It takes considerable skill to craft a gripping novel approaching 300 pages in which nothing much happens during the first 150. Fortunately for the readers of Norman Green's first book, Shooting Dr. Jack
, Green's got the knack, in spades. His characters aren't drawn, they're acid-etched. His landscape, seamlessly rendered, is a gray, emotionless void:
Fall through the cracks of a better and kinder world, and you find yourself on Troutman Street. Dreams of a new world die in her sweatshops, cars and trucks die in her chop shops and junkyards, children die in her vacant lots, shooting one another for the right to sell crack on the two or three big intersections, junkies die wherever they happen to be when they shoot up--hallways, alleys, parking lots.
Tommy Rosselli, a.k.a. Fat Tommy, a.k.a. Tommy Bagadonuts, is a relatively brilliant entrepreneur who, while largely operating beyond the law, nonetheless owns a good and honest heart. Stoney, Tommy's brutal partner in a shady Brooklyn junkyard, is a smoldering alcoholic struggling to bring his body, soul, wife, and kids into some approximation of normalcy. And 18-year-old Eddie Tuco, an illiterate "Nuyorican" who works for Tommy and Stoney, faces temptation, redemption, and loss as a result.
Tommy and Stoney need to find out who left two dead teenagers in the junkyard, who killed their accountant, who ambushed Tommy in his apartment, who's been shadowing their employees, and why. Tuco does too, but he's got some demons to wrestle and scores to settle on his own. Rounding out this vision of desperation are the eponymous Dr. Jack--the name of both a drug and its dealer, which affect their users as Dr. Kevorkian affects his patients--and the junkyard's blighted Troutman Street landscape itself.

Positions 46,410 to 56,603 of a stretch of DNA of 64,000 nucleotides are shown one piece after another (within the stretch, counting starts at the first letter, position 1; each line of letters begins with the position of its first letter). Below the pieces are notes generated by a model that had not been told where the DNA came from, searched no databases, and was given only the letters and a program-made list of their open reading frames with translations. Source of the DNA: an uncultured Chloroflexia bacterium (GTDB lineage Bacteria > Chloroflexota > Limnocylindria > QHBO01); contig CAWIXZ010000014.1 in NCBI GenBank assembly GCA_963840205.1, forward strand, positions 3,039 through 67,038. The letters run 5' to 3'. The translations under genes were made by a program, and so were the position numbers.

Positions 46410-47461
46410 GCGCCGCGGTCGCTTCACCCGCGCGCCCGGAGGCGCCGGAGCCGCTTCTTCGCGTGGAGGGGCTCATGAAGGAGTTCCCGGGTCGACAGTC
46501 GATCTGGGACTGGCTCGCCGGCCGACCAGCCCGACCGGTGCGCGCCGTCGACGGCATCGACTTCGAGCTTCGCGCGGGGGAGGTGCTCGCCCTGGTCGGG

Not a mystery in the truest sense and not a thriller by most standards, Shooting Dr. Jack is both of those things and more. It's intelligent, it grabs like a vice in due course, and its dialogue and narrative resonate with urban grit and truth. --Michael Hudson
From Publishers Weekly
If nothing concentrates the mind like an imminent hanging, then second place may well be the looming presence of a couple of South American hit men, who in this self-assured debut have their eyes on the Troutman Street junkyard of Fat Tommy Rosselli, a.k.a. Tommy Bagadonuts. Fat Tommy rules his junkyard like a small-scale godfather, finessing the cops and looking out for his partner Stoney and young associate Tuco. He helps Tuco get a new place to live when Tuco's girlfriend throws him out, and he worries about Stoney's drinking (with good reason Stoney has been blacking out, and it's ruining his marriage). But when Fat Tommy is shot and critically injured by someone he knows, and South American hit men show up, the refrain of his cohorts becomes, "What would Tommy do?" From here on in, this novel about small-time crooks on the shady edge of the law turns into a weirdly compelling tale of character growth and redemption, of a sort. Green does an excellent job of setting up Troutman Street, which runs between Brooklyn and Queens, as not just a road but a self-contained world of its own. The sharply drawn characters and the clever nicknames will invite comparisons to Elmore Leonard, but there's little of Leonard's flash and cockiness here, only a gritty realism, an attention to detail, and a resolute avoidance of clichs that speaks of a writer with his own style and his own story to tell about how men smart enough to see the trap they're in can become smart enough to escape it. (Sept.)Forecast: Green's strong voice bodes well for this debut and future books; blurbs from Perri O'Shaughnessy and Jeffrey Deaver, a 25-city radio campaign and a five-city author tour should get the word out.
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